Owners: Francesco & Veronica Passerin d’Entrèves
Winemaker: Franco Bernabei
Vineyards: 26ha across ten plots, all estate-owned
Vineyard management: Practicing organic since 2006, certified since 2015
Soils: Sand and clay with a high mineral content
Grapes grown: Sangiovese, Colorino, Cabernet Sauvignon, Vermentino, Malvasia Lunga del Chianti
Annual production: 140,000 bottles
- The villa at Dianella originally belonged to the Medici family–it was one of their hunting lodges, named for Diana, the goddess of the hunt.
- Veronica Passerin d’Entrèves took over from her father in 2003 and soon began the conversion to organic farming.
- The Dianella Chianti has been renowned for centuries and was even served for official lunches at the presidential palace in the 1950s and 60s.
Dianella’s winemaking tradition extends back to the late 1600s, chronicling a history of viticulture and oenology in Tuscany of over 300 years. Since the beginning of the 19th century, Dianella’s Chianti could be found at the best Italian trattorias and restaurants, and in the 20th century it even made its way to the president’s table in Quirinale Palace. Dianella’s contemporary history began in 2003, when Francesco and Veronica Passerin d’Entrèves moved to the property to modernize the estate’s agriculture and tourism. Throughout the renovation process they aimed to respect the terroir’s traditions while innovating in both the vineyard and cellar. In 2004 the winemaking duties were handed over to Franco Bernabei, a strong supporter of terroir-focused wines, organic farming, and local grape varieties, especially Sangiovese, the grape most prevalent at the estate. Dianella’s careful and sustainable approach is reflected not only in its wines, but also in its other products, ranging from olive oil to cosmetics.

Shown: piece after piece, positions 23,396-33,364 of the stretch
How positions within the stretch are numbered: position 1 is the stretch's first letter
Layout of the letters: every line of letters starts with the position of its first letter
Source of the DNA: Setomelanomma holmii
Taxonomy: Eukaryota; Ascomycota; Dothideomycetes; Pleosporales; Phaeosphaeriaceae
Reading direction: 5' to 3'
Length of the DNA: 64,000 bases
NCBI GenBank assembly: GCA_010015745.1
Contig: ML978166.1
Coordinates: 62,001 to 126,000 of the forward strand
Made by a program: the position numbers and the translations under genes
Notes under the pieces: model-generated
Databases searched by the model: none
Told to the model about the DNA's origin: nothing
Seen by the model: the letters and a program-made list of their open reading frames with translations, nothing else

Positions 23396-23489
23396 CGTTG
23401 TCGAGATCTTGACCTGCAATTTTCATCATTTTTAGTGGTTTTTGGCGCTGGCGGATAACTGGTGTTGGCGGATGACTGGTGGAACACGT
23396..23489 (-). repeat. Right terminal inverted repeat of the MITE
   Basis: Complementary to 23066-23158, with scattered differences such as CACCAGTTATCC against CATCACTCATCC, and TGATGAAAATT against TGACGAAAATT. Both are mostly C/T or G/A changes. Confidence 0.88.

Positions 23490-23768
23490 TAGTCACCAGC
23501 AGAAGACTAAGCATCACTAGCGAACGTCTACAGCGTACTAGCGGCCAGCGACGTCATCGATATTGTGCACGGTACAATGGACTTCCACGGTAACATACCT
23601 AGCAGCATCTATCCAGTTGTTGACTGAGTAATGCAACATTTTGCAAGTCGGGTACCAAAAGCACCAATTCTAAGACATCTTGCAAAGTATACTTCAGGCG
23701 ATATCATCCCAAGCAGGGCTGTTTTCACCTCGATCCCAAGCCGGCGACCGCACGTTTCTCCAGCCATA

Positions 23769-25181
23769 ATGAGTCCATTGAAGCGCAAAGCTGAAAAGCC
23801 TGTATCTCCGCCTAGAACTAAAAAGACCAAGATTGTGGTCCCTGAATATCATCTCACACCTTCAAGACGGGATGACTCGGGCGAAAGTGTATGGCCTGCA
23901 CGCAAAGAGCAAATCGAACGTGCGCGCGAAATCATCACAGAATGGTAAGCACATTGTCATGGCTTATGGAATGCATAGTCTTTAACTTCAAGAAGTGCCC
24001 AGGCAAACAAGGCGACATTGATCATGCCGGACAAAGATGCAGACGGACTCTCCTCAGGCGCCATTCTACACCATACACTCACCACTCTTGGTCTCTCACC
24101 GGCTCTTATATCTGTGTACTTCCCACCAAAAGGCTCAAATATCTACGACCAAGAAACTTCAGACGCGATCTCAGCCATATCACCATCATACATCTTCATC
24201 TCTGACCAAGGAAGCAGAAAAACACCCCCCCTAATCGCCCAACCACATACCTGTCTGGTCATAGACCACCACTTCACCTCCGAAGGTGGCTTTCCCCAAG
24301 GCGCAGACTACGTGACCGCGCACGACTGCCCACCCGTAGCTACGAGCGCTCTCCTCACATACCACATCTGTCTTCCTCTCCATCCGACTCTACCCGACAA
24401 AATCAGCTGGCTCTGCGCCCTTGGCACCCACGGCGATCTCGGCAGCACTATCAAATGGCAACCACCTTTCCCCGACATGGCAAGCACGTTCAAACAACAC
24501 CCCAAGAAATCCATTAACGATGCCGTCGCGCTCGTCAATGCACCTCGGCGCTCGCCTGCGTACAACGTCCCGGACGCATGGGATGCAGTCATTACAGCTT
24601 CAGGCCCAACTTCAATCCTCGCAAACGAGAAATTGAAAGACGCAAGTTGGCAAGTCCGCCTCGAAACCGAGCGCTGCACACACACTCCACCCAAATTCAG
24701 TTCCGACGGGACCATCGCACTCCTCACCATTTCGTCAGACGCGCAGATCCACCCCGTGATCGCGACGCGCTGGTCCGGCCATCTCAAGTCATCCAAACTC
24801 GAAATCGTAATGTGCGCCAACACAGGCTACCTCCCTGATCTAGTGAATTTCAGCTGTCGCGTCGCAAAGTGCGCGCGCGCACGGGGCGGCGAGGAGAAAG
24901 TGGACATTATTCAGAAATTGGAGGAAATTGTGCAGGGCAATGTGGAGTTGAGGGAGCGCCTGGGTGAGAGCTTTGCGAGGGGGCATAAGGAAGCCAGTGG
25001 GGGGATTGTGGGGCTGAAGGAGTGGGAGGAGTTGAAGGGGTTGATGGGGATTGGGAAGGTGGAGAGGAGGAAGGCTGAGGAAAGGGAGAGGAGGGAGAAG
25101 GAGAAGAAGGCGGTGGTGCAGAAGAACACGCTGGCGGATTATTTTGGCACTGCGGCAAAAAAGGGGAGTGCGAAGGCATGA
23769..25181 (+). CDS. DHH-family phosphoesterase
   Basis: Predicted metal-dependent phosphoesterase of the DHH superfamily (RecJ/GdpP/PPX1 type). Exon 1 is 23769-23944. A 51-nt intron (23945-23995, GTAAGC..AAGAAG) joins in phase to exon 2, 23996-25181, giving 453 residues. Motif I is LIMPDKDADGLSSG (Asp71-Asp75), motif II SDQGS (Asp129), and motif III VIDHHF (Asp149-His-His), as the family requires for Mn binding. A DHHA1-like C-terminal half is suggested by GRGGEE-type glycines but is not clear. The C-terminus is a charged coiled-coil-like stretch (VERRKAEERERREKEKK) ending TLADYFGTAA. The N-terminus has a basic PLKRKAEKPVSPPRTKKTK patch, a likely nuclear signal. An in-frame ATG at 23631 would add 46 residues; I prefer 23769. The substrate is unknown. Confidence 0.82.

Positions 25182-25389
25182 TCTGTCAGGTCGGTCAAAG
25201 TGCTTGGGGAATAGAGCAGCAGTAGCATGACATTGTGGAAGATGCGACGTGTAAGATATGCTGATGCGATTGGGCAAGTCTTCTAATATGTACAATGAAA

The soils in this part of the Chianti appellation were once the coastline of the Pliocene sea. They’re composed mainly of sand and clay, interspersed with marine fossils. The oldest vines date back to 1956, while about 50% were replanted between 2003 and 2008, after Veronica took over. She chose to replant with a focus on mono-clonality in order to improve the overall quality of the fruit. They farm organically with a focus on biodiversity and soil health. Native plant species, including grasses, legumes, and mustards, are allowed to spontaneously flourish between the rows–their roots aerate the soil while also preventing erosion on hillside sites. They’re also working to reduce the use of copper, which, although permitted in organic agriculture, poses concerns about build-up in the soil. Vineyard plots are harvested and vinified separately in stainless steel tanks, undergo malolactic fermentation in cement, then age in various sizes of oak barriques and barrels.